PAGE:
Journalists in Senegal and free press advocates have criticized President Abdoulaye Wade over his administration's treatment of the press.  Brent Latham reports from our West Africa bureau in Dakar, the criticism comes in response to events surrounding Mr. Wade's appearance in front of a group of American reporters in Chicago.  

Freedom of the press advocates and Senegalese journalists reacted sharply to statements made by Mr. Wade at a conference in the United States.

In Dakar, members of the local media expressed concern that appearances like this one in Chicago, during which Mr. Wade spoke about freedom of the press among other issues, divert attention away from a crack down on press freedom in Senegal. 

Alassane Samba Diop, News Director for RFM radio in Dakar says while Mr. Wade travels abroad to speak on freedom of the press, his record on the issue in his own country needs improvement.

Diop says there has been a regression in press freedom during Mr. Wade's presidency, which began in 2000.  He says Mr. Wade has set up his own state-run radio and newspaper, content for which is created by state information agencies, and not real journalists.  

Mr. Wade spoke in Chicago in an address to the UNITY '08 Conference, a gathering bringing together minority journalists.  The president's appearance was marred by an incident in which a man identified as an exiled Senegalese journalist interrupted his address.  

Diop says opponents who spoke out against Wade at the conference were attacked by Mr. Wade's supporters, and then carried away by police.  

Diop says the president's contempt for the press is evident in that he takes only government employed press along with him on trips.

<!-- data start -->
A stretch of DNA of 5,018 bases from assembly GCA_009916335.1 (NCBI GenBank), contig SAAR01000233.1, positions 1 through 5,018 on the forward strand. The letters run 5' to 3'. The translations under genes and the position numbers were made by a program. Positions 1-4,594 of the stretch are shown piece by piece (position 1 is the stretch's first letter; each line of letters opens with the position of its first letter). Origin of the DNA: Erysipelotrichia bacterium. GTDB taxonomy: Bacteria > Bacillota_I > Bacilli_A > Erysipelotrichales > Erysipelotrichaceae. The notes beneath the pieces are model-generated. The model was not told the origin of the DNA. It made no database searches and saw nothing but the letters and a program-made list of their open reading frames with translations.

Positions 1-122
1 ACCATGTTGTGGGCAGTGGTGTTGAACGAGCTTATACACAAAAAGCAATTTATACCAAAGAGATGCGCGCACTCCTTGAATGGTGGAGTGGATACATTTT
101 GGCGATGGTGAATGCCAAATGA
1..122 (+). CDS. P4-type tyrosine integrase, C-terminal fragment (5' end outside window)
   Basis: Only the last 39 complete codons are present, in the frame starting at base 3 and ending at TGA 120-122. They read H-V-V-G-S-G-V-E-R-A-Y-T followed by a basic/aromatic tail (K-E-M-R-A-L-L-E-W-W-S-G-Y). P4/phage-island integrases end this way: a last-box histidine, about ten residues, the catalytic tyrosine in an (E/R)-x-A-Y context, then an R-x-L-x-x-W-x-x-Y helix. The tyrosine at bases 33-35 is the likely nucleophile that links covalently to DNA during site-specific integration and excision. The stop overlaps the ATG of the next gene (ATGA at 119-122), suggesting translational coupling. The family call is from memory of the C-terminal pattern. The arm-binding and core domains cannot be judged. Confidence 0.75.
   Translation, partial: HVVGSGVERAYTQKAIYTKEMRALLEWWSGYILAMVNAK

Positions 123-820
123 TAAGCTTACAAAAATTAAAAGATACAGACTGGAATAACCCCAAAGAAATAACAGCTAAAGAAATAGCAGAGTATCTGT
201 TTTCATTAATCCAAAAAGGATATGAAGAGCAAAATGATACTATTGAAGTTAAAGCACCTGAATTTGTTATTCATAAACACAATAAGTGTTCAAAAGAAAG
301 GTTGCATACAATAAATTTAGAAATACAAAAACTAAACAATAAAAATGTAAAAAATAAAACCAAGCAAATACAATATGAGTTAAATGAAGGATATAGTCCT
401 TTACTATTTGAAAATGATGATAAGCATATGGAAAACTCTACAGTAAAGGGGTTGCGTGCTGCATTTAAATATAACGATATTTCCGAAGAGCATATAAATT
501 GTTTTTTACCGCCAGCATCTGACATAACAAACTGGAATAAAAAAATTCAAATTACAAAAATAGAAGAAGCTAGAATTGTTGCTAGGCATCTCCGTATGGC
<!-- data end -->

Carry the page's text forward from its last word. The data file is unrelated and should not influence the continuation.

That may be an indication that Mr. Wade's relations with the press, which were once excellent, have deteriorated, says Africa program coordinator for New York-based freedom of the press watchdog Committee to Protect Journalists, Tom Rhodes.  He says Mr. Wade's record on freedom of the press could be improved.

"He is looked at as a leader in democracy and yet his press freedom record isn't up to snuff according to what you would expect," said Rhodes. "In fact I would say press freedom conditions have deteriorated under his administration."  

Rhodes says in the last year five journalists have been physically assaulted by government police and three have received suspended prison sentences.  He says Wade has failed thus far to follow through on promises to decriminalize Senegal's liable laws, which Rhodes calls the greatest obstacle to press freedom in Africa.   

In a statement released by Senegal's Ministry of Information, Mr. Wade said he is "a man of the press."  He said despite his problems with certain journalists, he has done a great deal during his presidency to help advance the cause of Senegalese media.  

Mr. Wade says the press in Senegal is free, as demonstrated by a recent national strike staged by the media.  Mr. Wade says since taking power, he has more than quadrupled government aid to the press, and supported programs to develop young journalists into professionals.